Marsh Law Firm Blog

Marsh Law Firm – Supporting Child Pornography Victims

Our firm co-sponsored this first-ever gathering of child pornography survivors who created this mandala of hope and resilience. Calling themselves the ‘Phoenix Ten,’ survivors shared their lifelong experiences and organized as a powerful force demanding change.

Survivors banded together to share experiences and create a force to challenge the inadequate responses to the prevalence of child sex abuse images on the Internet. One outcome of the retreat was the establishment of an action group focusing on bringing the collective voice of these victims to the international stage.

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Towards a Global Indicator on Unidentified Victims in Child Sexual Exploitation Material

Ground-breaking research released by INTERPOL and ECPAT International into the online sexual exploitation of children suggests that when online images or videos of child sexual abuse depict boys or very young children, the abuse is more likely to be severe. Other messages from the study:

  • Law enforcement officials face multiple challenges in identifying victims and offenders, even with powerful tools such as the ICSE Database;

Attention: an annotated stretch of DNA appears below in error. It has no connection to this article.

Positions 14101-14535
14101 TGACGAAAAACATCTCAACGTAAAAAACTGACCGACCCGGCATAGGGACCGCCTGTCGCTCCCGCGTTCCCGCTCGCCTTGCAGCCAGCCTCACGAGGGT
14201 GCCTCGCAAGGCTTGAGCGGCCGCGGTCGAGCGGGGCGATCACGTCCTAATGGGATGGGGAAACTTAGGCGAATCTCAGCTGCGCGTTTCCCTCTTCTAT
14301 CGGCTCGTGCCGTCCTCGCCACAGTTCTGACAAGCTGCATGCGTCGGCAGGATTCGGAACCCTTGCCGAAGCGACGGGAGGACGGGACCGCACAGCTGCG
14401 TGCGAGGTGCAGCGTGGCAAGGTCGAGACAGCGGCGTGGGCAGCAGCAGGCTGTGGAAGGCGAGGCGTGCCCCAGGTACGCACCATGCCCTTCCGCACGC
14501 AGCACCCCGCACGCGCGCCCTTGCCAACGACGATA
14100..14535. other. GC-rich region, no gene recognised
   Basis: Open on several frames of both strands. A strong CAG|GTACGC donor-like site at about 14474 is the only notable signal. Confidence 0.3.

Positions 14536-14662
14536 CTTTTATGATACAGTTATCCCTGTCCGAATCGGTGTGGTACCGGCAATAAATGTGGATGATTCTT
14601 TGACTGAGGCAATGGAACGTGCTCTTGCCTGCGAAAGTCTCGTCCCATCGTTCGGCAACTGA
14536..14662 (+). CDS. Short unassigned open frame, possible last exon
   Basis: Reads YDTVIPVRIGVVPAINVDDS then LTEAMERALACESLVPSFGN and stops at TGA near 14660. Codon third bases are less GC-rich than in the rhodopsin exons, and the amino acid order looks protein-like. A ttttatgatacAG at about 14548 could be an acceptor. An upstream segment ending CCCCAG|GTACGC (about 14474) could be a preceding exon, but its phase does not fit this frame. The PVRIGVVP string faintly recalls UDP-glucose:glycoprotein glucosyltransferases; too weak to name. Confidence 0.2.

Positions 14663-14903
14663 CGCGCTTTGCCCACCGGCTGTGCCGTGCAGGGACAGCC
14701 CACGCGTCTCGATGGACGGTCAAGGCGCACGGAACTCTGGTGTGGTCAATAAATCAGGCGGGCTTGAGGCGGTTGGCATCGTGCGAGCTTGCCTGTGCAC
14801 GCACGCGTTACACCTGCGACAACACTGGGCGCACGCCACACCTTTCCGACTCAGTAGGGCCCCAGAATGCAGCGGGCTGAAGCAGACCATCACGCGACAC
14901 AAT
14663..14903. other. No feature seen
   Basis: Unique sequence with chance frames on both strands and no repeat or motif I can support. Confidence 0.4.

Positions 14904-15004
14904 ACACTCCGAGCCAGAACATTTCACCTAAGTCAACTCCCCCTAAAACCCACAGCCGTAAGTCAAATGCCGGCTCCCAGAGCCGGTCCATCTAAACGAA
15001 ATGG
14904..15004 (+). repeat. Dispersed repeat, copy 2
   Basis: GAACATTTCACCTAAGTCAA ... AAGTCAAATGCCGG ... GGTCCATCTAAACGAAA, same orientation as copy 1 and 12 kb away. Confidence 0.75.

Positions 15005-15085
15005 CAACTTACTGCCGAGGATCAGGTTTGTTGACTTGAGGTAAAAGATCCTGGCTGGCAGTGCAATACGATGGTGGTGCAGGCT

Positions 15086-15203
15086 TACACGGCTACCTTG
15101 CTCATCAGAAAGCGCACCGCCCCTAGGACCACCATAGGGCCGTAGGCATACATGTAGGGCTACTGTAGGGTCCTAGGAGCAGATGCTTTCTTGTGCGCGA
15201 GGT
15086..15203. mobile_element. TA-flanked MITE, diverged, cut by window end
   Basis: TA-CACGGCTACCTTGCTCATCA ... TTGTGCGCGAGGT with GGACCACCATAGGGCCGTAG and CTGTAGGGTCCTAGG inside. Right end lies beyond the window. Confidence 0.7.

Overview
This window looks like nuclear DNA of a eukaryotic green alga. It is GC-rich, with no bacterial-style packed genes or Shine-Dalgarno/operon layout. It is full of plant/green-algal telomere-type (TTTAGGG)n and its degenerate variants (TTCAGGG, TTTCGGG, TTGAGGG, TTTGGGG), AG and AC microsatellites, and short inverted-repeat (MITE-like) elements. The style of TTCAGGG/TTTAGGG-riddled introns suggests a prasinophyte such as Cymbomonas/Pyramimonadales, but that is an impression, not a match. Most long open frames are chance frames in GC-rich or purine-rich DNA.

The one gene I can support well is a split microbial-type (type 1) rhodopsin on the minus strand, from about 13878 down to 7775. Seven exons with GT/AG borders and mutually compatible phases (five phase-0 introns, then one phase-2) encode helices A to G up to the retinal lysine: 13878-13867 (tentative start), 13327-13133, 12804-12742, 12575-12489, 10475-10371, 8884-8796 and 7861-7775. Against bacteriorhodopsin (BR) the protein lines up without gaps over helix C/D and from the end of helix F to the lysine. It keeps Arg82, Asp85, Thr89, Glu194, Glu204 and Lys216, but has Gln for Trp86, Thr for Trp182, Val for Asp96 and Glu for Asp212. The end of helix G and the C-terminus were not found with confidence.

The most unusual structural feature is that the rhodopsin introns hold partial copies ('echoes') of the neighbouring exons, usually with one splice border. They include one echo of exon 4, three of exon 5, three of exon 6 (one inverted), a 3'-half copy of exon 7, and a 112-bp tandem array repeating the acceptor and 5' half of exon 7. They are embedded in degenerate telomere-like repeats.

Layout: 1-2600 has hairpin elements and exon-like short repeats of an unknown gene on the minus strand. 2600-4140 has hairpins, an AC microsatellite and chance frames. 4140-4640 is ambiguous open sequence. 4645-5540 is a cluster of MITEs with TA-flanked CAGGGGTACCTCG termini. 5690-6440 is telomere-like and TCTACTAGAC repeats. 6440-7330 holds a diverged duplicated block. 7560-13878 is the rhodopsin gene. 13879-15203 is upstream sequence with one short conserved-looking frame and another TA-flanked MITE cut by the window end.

• A significant proportion (61 percent) of analysed series contained images and videos that were both abusive and exploitative in character, and in the vast majority of the analysed series from child modelling sites, both abusive and exploitative material was visible;
  • Accurate determination of core characteristics of victims such as age is a challenge, particularly across ethnic groups;
  • Even though most offenders were male, there are some females involved in the abuse and exploitation of children – and more needs to be understood about this phenomenon; and
  • The phenomenon of ‘youth-produced sexual imagery’ appears to present a challenge to international law enforcement, both in terms of the detection and integration of this imagery with international image databases, and the identification and classification of its victims.

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Battling the Cover-Up Culture of Child Sexual Abuse in Schools

Too many schools are failing in their responsibility to keep children safe from sexual abuse. The doctrine of in loco parentis demands that schools assume the responsibility of the parent to keep a child safe at school. Often, instead of protecting children, schools have been covering up sexual abuse of children by teachers, failing to investigate and report alleged abuse, and allowing teachers to silently leave. Not surprisingly, this allows them to find employment as teachers elsewhere, free to resume their predatory behavior.